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Neuroblastoma is the most frequently diagnosed extracranial solid tumour in childhood. While a subset of tumours show spontaneous regression or complete remission following conventional treatment, a substantial number remain resistant to intensive multimodal therapies. Survival rates approaching 40% place high-risk neuroblastoma as one of the greatest challenges in paediatric oncology. This contemporary review provides an update on the diagnosis, risk stratification and management for this enigmatic tumour.
Neuroblastoma is the most common extracranial solid tumour in childhood and the most frequently diagnosed neoplasm during infancy.1 This malignant tumour consists of undifferentiated and/or differentiating cells originating from neural crest-derived sympathoadrenal precursors. Neuroblastoma is often described as “enigmatic” and “unpredictable” because of the broad spectrum of clinical behaviour ranging from life-threatening progression despite intensive treatment to complete spontaneous regression. Although outcome for certain subsets of patients has improved over the past few decades, children with high-risk disease continue to have less than 40% long-term survival.2 New therapeutic options are being sought through advances in basic science and translational clinical research.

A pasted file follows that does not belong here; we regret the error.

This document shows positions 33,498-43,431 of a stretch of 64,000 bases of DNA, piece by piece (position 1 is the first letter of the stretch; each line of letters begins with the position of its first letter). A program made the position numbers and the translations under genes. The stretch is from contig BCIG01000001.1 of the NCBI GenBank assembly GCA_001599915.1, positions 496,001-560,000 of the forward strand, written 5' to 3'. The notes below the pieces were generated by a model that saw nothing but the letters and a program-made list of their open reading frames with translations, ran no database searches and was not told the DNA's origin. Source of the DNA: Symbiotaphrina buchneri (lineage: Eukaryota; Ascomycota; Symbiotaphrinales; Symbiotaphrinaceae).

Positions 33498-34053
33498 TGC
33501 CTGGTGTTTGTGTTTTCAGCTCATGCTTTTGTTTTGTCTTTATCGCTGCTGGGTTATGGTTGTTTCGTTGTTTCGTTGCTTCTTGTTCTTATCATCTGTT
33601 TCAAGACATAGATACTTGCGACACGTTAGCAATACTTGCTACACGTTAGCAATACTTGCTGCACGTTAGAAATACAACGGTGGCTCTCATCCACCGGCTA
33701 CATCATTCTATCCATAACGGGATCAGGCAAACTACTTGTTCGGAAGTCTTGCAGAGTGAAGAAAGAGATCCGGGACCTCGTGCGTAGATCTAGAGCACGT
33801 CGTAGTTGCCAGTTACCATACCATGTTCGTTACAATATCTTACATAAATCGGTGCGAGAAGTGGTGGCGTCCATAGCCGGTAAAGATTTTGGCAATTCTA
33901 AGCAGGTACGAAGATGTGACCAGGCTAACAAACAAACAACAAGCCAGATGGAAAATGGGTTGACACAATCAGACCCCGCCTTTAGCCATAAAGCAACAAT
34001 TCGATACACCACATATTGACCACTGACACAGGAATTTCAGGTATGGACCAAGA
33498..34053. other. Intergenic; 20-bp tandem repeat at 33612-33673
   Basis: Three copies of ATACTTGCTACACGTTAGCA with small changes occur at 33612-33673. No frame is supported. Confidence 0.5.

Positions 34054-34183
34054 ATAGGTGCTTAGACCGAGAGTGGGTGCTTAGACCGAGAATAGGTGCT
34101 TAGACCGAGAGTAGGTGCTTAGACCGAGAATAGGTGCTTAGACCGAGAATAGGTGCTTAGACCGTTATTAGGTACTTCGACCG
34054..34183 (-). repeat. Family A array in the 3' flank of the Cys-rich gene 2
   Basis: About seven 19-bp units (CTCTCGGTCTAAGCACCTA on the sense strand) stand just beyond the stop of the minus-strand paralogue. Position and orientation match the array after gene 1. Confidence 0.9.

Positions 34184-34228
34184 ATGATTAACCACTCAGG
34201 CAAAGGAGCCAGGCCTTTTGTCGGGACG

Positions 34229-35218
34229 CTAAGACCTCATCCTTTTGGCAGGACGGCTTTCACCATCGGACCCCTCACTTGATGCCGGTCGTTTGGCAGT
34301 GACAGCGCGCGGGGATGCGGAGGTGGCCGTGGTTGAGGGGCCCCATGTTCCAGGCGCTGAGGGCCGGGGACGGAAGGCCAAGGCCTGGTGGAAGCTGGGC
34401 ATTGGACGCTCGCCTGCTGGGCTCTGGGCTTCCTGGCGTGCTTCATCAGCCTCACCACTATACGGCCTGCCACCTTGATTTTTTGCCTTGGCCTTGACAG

Epidemiology, genetic predisposition and risk factors
Neuroblastoma accounts for more than 7% of malignancies in patients younger than 15 years and around 15% of all paediatric oncology deaths.3 The incidence of neuroblastoma in predominantly Caucasian populations is 9–12 per million children.4 A family history of neuroblastoma has been reported in 1% to 2% of patients5 and follows an autosomal dominant pattern of inheritance. Supporting the Knudson two-mutation hypothesis, the median age at diagnosis for familial neuroblastoma cases is 9 months compared to 18 months in sporadic cases.3 Associations with Hirschsprung disease and congenital central hypoventilation syndrome6 with a shared PHOX2b mutation proposed to explain this link7 have been reported, as has neurofibromatosis type 1.8 At present, genetic predisposition to neuroblastoma appears to be heterogeneous and hence tumourigenesis is postulated …
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